Instead of a lecture, some lasagna

Benjamin Chiet, a physical education teacher at Mercer Middle School in Aldie, helps students prepare a meatless spinach lasagna as part of a lesson on nutrition.
Benjamin Chiet, a physical education teacher at Mercer Middle School in Aldie, helps students prepare a meatless spinach lasagna as part of a lesson on nutrition.
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Washington Post Staff Writer
Sunday, January 9, 2011

For physical education teacher Benjamin Chiet, it's better to show teenagers how to eat healthy than tell them.

So, early last month, the Mercer Middle School teacher, 29, persuaded three classes of seventh-graders to prepare, cook and, ultimately, enjoy a meal made from whole-wheat flour, spinach, pumpkin and low-fat cheese. Many students even had second helpings.

"A hands-on activity resonates with students much more than a lecture," Chiet said.

"Ever since struggling with my own weight problems as a middle school student, I have had a passion for eating as healthfully as possible. As a teenager, I had to teach myself how to eat healthfully, so I feel it is a big part of my job to show my students how they can take charge of their diets," he said.

Loudoun County public schools' physical education and health curriculum requires that one-third of each quarter be spent teaching health units outside the gymnasium. Chiet counted the lesson as a day in the students' nutrition unit.

"Childhood obesity is a huge problem that we try to combat every day in physical education class, and for most children and families, it starts because of a simple misunderstanding of nutrition and how to incorporate healthy foods into everyday meals," he said.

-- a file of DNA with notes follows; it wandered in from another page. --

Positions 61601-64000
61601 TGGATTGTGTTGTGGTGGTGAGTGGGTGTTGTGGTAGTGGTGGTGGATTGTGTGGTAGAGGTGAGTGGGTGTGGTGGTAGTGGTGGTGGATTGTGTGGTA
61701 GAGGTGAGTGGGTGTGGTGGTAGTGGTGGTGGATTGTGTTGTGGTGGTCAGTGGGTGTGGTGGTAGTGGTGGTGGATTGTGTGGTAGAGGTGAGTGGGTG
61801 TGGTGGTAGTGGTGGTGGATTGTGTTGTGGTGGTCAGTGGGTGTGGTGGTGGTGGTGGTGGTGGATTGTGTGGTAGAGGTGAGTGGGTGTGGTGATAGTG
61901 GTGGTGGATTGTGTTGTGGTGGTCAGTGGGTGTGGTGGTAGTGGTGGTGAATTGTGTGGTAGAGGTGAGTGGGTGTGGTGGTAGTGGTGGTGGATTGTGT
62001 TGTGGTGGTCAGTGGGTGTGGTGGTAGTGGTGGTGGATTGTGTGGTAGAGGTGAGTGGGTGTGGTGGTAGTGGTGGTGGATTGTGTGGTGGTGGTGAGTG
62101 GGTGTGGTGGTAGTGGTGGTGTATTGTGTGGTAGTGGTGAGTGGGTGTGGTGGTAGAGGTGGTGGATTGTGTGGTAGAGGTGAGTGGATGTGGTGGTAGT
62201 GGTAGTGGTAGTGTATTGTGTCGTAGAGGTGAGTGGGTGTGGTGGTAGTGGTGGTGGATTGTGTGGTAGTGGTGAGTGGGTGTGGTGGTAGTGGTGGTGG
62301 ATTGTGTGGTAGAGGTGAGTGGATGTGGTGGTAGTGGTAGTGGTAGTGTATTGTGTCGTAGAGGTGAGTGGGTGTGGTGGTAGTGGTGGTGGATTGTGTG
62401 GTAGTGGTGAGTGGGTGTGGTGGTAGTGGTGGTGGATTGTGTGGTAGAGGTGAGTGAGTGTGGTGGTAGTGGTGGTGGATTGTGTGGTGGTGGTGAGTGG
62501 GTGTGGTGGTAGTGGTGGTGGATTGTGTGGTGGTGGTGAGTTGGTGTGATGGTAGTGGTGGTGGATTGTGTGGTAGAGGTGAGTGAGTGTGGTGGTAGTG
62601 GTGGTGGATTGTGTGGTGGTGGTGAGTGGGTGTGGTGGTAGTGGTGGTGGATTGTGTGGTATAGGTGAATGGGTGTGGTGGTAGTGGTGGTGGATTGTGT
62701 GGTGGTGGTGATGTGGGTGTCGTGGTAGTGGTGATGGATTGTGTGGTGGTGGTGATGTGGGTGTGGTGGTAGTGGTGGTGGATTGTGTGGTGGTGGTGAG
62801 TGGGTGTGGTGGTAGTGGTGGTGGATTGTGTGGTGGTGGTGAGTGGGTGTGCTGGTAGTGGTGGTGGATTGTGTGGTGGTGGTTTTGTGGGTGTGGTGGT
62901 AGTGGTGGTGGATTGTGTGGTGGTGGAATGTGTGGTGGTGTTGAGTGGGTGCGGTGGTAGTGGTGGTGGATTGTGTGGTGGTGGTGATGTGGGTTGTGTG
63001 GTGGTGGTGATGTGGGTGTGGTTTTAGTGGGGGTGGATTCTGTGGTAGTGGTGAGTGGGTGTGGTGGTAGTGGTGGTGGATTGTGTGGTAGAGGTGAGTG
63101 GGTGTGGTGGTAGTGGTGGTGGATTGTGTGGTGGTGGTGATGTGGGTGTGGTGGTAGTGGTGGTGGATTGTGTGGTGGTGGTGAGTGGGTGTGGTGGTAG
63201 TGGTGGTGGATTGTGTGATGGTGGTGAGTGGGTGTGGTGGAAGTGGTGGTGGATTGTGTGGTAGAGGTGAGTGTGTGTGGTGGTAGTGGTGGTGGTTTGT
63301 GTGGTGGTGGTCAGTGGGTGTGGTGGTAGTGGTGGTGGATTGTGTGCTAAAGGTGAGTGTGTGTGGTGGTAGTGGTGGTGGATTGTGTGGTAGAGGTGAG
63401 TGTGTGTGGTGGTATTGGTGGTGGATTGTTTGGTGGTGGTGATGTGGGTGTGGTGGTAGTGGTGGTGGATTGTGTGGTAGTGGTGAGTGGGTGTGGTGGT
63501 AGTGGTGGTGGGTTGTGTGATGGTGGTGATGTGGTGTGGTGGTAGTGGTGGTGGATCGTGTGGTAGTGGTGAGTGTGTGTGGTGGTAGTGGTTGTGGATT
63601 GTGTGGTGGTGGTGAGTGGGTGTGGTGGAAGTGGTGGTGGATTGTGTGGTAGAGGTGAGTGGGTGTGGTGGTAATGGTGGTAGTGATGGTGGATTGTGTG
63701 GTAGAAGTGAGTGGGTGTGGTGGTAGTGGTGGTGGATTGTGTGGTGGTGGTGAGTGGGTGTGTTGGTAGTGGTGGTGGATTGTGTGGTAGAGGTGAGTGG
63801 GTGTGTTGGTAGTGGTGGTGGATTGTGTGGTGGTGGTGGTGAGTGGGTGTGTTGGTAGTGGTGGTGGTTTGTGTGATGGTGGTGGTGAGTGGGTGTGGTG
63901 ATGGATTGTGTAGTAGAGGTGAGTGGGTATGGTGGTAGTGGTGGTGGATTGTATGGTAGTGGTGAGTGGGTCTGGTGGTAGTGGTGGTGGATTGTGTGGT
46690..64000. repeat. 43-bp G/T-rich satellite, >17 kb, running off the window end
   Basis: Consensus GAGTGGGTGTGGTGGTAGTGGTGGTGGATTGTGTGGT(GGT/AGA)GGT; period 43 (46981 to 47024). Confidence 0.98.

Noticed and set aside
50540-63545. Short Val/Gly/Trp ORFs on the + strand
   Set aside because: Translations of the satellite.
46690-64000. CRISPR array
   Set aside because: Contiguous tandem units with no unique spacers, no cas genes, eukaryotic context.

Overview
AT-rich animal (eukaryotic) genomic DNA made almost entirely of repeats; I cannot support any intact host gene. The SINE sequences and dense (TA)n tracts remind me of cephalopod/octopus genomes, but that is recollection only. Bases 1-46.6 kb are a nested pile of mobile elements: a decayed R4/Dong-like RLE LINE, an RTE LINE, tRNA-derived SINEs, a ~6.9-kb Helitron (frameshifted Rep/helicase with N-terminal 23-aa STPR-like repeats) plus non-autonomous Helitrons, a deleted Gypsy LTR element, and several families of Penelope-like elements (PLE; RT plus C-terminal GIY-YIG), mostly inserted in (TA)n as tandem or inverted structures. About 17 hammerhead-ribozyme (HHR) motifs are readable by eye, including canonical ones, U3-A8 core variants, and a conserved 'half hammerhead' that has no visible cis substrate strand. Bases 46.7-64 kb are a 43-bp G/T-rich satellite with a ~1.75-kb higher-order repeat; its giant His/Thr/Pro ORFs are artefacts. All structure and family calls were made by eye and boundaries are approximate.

Using the Aldie middle school's Family and Consumer Science labs, about 100 students prepared chocolate chip pumpkin oatmeal bars and meatless spinach lasagna during class time and ate their creations during their lunch break.

"My group did an interesting twist on what is the classic comfort food: chocolate chip cookies. We added pumpkin pie filling or some nutrients and whole-grain oats for a serving of grains," student Jonathan Nuckolls said.

Before the cooking lesson, Chiet used other hands-on activities to teach nutrition.

"We learned what's good and bad for your body," student Emily Stephens said. "Mr. Chiet handed us pieces of plastic food, the kind kids play with, and asked us to place each food in the different categories of the food pyramid."

In another activity, Chiet gave students jerseys of various colors and asked them to make a nutritious meal with the foods matching their jersey colors.

"These foods represented the different food groups on the food pyramid," Emily said. "It was interesting to see on our worksheets the difference between our lasagna and Olive Garden's lasagna. Ours was way healthier."


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